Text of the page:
Ethics Work Best When Reinforced as a Constant State of Mind

A prominent government official doesn’t practice what he preaches. An internet site is accused of plagiarism. A corporate titan takes advantage of insider information.

These random examples broadly represent the challenges PR professionals, whose job is to communicate the truth, often face. And what do all these situations have in common? Ethics, of course.

And not just ethics as a particular and important set of principles, but as a state of mind, a behavioral guidepost, a moral imperative.

At PRSA, September is Ethics Month, a time when we specifically focus on and celebrate our Code of Ethics, which is at the heart of what we believe in as communicators as well as how we practice our craft every day.

But ethical dilemmas, as we well know, don’t follow the calendar year; we find ourselves constantly immersed in quandaries and quagmires that require close attention and expertise.

Throughout what has been, and continues to be, an immensely difficult time, PR pros, myself included, are reflecting more on the many changes taking place across the societal landscape.

As events and shifting perspectives influence our values and mindset, how are they affecting our ethical priorities and strategies?

With this in mind, below are basic tenets and best ethical practices for communication professionals.

Question Everything

Let’s bring back fact-checking as a passion, and fully embrace our roles as ethicists, truthtellers and purveyors of honesty.

Misinformation, which can lead to an unbreakable chain of unintended negative consequences, has gone from being chosen as the word of the year in 2018–long before the arrival of COVID-19–to being declared a “serious threat to public health” by the U.S. Surgeon General last July.

Let’s work to help make misinformation, its evil cousin disinformation, and all that they represent, end, not trend.

Don’t be Afraid to Trust your Gut

You know the feeling. You’re in a situation where you have done proper due diligence, gathered and digested information. Yet you are unsure how to resolve a particular question.

In these instances, consider the proverbial gut check as a supplemental decision factor.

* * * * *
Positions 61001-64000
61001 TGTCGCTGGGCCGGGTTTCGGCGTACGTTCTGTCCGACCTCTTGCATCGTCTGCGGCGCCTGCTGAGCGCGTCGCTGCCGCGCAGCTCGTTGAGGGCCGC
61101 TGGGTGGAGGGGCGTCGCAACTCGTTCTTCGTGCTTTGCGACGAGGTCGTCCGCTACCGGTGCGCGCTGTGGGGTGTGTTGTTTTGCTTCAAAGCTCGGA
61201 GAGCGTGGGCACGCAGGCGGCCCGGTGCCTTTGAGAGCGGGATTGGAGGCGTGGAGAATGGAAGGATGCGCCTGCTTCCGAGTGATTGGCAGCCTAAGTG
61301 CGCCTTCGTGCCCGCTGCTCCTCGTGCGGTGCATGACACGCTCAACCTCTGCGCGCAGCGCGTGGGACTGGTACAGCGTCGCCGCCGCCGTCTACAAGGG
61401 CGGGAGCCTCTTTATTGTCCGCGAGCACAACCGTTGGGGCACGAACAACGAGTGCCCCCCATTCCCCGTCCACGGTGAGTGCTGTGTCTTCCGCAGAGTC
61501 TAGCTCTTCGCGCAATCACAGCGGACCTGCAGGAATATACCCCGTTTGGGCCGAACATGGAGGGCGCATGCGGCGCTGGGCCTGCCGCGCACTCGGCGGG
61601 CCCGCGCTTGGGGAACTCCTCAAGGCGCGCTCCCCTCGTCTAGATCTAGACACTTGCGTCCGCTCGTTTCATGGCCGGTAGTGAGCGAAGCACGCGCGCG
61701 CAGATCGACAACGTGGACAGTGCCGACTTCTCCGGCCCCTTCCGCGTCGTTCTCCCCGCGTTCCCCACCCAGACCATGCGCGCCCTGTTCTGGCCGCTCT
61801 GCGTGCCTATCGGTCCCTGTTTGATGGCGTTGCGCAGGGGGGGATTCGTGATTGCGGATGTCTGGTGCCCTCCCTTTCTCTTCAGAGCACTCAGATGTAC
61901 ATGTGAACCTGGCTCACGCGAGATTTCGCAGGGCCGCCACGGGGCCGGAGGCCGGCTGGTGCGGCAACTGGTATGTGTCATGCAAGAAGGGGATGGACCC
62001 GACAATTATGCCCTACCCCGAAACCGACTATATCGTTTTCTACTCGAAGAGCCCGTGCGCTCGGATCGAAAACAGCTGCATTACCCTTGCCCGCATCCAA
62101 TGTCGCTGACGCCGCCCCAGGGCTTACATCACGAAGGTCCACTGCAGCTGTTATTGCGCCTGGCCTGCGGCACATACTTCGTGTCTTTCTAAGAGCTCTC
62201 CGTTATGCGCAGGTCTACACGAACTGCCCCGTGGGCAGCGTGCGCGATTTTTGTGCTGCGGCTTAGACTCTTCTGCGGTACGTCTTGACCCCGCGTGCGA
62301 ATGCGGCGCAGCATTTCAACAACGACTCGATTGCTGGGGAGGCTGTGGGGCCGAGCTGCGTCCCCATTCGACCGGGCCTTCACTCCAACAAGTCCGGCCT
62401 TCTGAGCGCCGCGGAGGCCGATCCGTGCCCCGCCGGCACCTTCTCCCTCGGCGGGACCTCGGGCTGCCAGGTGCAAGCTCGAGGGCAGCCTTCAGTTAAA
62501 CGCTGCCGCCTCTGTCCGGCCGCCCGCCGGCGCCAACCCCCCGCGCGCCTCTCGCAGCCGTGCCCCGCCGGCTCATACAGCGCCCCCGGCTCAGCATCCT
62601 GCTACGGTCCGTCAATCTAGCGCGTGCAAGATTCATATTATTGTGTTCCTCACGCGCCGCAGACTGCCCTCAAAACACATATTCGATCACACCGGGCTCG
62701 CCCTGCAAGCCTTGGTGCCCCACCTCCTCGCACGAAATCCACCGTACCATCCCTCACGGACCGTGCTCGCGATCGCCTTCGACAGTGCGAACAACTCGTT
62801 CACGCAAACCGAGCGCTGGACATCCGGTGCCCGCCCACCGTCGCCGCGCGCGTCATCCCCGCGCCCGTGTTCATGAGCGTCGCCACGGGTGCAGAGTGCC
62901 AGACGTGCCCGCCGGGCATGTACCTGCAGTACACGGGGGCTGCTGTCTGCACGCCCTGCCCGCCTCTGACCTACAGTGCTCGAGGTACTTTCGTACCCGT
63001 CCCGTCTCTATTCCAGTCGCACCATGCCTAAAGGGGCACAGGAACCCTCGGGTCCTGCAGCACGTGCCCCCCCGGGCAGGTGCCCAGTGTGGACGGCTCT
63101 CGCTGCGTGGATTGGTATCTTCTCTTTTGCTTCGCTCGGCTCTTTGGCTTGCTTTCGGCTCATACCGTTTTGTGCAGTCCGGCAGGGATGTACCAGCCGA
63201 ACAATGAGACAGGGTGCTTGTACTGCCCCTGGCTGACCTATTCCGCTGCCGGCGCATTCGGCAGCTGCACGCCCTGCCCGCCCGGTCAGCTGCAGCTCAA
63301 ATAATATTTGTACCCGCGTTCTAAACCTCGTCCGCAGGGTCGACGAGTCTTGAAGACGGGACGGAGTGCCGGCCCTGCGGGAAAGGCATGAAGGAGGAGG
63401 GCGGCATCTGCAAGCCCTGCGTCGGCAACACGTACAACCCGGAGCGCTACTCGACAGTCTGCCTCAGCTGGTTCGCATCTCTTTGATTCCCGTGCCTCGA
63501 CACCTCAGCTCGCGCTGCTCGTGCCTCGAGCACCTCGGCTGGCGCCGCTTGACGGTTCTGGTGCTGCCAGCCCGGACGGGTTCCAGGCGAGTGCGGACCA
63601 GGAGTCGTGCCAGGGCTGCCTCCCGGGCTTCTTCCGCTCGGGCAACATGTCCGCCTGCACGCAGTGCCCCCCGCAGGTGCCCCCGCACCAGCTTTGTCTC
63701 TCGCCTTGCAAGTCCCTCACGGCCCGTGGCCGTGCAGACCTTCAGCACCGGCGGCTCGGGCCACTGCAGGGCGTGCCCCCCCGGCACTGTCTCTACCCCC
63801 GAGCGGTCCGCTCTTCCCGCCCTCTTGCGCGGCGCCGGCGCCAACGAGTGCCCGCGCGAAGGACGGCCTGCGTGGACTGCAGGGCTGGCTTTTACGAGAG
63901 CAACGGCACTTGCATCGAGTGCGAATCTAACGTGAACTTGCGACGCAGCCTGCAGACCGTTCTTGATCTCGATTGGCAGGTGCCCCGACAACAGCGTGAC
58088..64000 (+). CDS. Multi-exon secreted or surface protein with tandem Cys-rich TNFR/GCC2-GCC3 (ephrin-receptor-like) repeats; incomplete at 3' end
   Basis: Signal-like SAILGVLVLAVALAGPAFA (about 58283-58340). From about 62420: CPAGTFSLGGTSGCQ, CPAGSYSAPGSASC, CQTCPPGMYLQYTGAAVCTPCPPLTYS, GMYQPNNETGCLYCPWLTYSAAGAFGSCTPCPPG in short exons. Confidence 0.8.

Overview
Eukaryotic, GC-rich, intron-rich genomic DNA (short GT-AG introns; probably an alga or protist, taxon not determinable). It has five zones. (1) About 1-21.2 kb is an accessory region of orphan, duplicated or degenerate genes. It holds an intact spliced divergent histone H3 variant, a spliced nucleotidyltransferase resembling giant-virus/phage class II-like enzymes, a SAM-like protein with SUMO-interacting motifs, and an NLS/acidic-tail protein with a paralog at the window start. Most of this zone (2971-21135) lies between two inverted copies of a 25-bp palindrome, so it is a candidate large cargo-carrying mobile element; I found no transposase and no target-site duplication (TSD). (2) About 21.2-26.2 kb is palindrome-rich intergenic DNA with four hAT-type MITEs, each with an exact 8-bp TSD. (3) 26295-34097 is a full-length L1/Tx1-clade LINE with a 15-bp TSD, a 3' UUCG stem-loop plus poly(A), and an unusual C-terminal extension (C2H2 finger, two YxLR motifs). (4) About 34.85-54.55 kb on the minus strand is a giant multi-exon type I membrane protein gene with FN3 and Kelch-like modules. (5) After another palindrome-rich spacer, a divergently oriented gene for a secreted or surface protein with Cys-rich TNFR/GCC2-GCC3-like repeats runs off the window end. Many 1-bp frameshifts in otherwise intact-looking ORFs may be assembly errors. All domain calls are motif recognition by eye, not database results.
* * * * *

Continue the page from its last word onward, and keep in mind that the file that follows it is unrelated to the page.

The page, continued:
If you suspect you’re in a dangerous moral neighborhood, you probably are. You’ll feel it in your stomach–and your heart–that you shouldn’t cross that ethical boundary; there’s a visceral reaction that sounds the alarm.

You might think this suggestion is a bit mystical, but it works.

Vigilance, Always Vigilance

We can hope we won’t face one massive crisis situation that will require herculean, make-or-break ethics management.

Instead, we need to look out for the possibility of death by a thousand pinpricks, a series of moments, such as being asked to interpret research to fit a particular narrative, or round up data in a press release, or fudge facts due to an impending deadline, which can add up and eventually wear down our ethical edge.

No truly professional PR practitioner sets out to slide down that slippery slope, but it’s critical to remember: there are no ethical shortcuts.

The Future is Here

As technology continues to develop, so too will our ethical strategies. How we conduct business will require new definitions, viewpoints and approaches to our work with clients.

For example, Gartner predicts that artificial intelligence (AI) used in marketing across the globe will increase in value from $12 million in 2020 to $107 million by 2028. AI already is used for such tasks as media monitoring, content creation and data collection. Whether you welcome or fear AI, it’s here to stay; what will be our ethical reference points?

In a recent Pew report, Stephen Downes, senior research officer for digital technologies, National Research Council of Canada, said, “Ultimately, our AI will be an extension of ourselves, and the ethics of our AI will be an extension of our own ethics.”

Add to this discussions to be had involving technologies such as virtual reality, augmented reality and the metaverse; you’ve seen “The Matrix,” right? And you thought you just had to worry about working with a company executive who doesn’t understand ‘conflict of interest.’

Ethics Month is a great time to reexamine and recommit to the ethical frameworks that guide us professionally as well as personally. But it can also serve as an important jumping-off point for the opportunities and challenges we face in the months and years ahead.

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